SDN Team
Author - SDN Team

We asked leading practitioners giving talks and workshops at the Service Design Global Conference to answer the 3 key questions. Today we asked Michele Ide-Smith, a lead design and product manager at Sigma, to give us her take.

1) Can you explain what service design is? And how your company implements it / uses that field?

These days, many of services that we benefit from - for example commercial, governmental, or those concerned with the provision of healthcare - are in fact systems of connected information and interactions. Perhaps as users or consumers, we don’t always perceive that system. As designers, though, there’s an opportunity for us to consciously consider people’s requirements of a service, and their experience of using it, in a holistic way, across a range of scales and touchpoints. That’s service design for me.

Along with my colleagues at Sigma, I’m interested in trying to design the connections between the touchpoints, as well as the touchpoints themselves. I am intrigued by the concept of service design and “customer experience” being synonymous in some circumstances. I am probably most motivated by considering service design challenges within healthcare and life sciences, and that’s where much of the work of our Cambridge office is focused.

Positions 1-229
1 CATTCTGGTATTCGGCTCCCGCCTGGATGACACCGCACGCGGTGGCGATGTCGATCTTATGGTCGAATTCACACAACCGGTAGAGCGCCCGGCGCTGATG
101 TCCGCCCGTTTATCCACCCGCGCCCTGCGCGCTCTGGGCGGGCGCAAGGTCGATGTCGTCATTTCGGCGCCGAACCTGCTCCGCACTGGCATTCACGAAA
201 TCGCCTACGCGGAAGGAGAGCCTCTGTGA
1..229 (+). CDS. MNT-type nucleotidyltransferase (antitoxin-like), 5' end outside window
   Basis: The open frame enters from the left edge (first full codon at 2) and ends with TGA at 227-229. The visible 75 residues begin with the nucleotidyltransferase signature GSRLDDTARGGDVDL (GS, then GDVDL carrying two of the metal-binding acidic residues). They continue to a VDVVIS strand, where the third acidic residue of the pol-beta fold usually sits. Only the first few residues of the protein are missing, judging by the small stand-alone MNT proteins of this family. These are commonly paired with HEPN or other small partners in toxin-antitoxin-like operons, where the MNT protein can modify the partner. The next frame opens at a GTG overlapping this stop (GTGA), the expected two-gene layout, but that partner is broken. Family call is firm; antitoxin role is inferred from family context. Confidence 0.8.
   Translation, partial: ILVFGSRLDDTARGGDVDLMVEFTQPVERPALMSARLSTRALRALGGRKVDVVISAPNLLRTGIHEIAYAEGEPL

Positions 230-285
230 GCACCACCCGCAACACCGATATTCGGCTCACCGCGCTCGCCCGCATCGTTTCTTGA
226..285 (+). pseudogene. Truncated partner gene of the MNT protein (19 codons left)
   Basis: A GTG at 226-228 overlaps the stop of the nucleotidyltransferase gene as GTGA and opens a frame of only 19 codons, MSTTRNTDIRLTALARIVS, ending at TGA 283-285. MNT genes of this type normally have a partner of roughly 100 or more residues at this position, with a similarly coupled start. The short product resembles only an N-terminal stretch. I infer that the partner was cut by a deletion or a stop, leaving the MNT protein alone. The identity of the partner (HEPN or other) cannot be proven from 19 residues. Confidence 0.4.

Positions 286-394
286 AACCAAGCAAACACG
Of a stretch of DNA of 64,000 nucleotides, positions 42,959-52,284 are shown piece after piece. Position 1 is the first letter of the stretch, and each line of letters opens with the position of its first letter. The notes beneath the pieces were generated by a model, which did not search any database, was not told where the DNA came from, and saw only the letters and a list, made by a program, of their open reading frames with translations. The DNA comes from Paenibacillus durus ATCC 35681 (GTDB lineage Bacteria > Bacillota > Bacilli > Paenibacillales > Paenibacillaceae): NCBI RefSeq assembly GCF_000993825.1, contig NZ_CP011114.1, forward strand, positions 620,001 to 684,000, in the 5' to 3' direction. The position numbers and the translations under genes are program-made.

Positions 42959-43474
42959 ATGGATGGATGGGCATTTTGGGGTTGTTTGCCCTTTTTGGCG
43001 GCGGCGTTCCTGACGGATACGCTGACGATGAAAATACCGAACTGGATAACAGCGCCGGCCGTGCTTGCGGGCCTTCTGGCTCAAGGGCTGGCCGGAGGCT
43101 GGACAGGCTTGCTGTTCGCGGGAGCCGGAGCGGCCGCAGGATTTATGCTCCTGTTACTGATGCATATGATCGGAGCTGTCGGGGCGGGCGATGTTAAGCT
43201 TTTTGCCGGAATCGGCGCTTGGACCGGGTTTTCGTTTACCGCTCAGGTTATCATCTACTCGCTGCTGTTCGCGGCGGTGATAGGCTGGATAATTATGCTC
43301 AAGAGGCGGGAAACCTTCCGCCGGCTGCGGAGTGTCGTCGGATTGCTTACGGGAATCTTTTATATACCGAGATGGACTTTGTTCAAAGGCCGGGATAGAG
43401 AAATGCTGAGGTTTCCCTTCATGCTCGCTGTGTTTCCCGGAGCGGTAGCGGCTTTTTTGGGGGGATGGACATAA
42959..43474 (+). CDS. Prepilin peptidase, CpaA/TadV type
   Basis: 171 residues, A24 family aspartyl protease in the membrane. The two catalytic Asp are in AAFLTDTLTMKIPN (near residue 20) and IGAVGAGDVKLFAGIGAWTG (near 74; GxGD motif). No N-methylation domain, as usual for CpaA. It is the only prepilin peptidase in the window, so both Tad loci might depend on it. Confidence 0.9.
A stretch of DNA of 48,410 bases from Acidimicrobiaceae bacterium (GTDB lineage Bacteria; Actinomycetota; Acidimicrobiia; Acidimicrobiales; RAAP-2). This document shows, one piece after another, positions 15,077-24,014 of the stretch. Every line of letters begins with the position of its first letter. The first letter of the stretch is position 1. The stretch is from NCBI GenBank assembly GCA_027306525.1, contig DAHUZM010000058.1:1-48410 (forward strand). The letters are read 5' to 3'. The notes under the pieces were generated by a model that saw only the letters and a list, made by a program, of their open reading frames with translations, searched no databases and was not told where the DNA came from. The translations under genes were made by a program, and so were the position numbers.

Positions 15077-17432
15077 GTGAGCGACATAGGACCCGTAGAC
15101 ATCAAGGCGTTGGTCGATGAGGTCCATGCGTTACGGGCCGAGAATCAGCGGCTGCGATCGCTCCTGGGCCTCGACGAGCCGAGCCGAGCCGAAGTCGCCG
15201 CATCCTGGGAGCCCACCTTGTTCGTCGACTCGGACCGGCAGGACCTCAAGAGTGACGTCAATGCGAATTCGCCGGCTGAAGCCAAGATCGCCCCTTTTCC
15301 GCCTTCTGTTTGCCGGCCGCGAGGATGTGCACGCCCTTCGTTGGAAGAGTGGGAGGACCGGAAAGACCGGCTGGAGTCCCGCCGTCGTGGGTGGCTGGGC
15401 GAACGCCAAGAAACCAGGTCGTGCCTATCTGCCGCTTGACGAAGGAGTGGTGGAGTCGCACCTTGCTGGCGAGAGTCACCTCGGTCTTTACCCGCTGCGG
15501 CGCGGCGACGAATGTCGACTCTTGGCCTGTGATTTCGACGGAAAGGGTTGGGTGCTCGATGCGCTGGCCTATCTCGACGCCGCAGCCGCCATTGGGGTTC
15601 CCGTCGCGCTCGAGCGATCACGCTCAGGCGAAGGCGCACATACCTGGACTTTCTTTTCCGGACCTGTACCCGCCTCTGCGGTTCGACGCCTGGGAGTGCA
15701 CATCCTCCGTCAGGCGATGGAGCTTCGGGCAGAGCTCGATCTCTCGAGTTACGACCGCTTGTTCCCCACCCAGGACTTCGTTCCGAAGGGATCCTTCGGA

2) What do you believe is the greatest opportunity for your company using service design?

I think for Sigma, the greatest opportunity in using a service design approach (where it’s appropriate) is that we can affect a wider system, and hopefully have even more of a positive impact. That’s good for our clients but most importantly, it’s good for the people who use the service.

3) Can you share three tips for implementing service design in their own practice?

Based on my experience, I’d suggest

i) you don’t necessarily need to take on and use a new lexicon, with service design. For people outside the field, it can just seem like more jargon to contend with. Continue to talk to clients and collaborators about the outcomes and the benefits, and you’ll find it easier to implement what is, in fact, service design… just without calling it that!

ii) be ready to switch between “lenses” in your practice, zooming in and out (details / big picture), and adapting your approach as required;

iii) keep learning - personally, I’ve found that learning more about, for example, architecture and systems thinking has influenced and benefitted my own practice. As well as reading, directly interacting with other communities of interest can really help how you think about services, and design in general.

Figure image

Michele loves solving complex problems, from re-designing government services to creating productivity tools for software development teams. She is currently leading the design and product management of Europe PMC, a tool that allows research scientists to find and explore life sciences and biomedical literature.

 

Read  Michele's full biography here. 

And find out more about her SDGC16 talk How to sabotage an organisation here.

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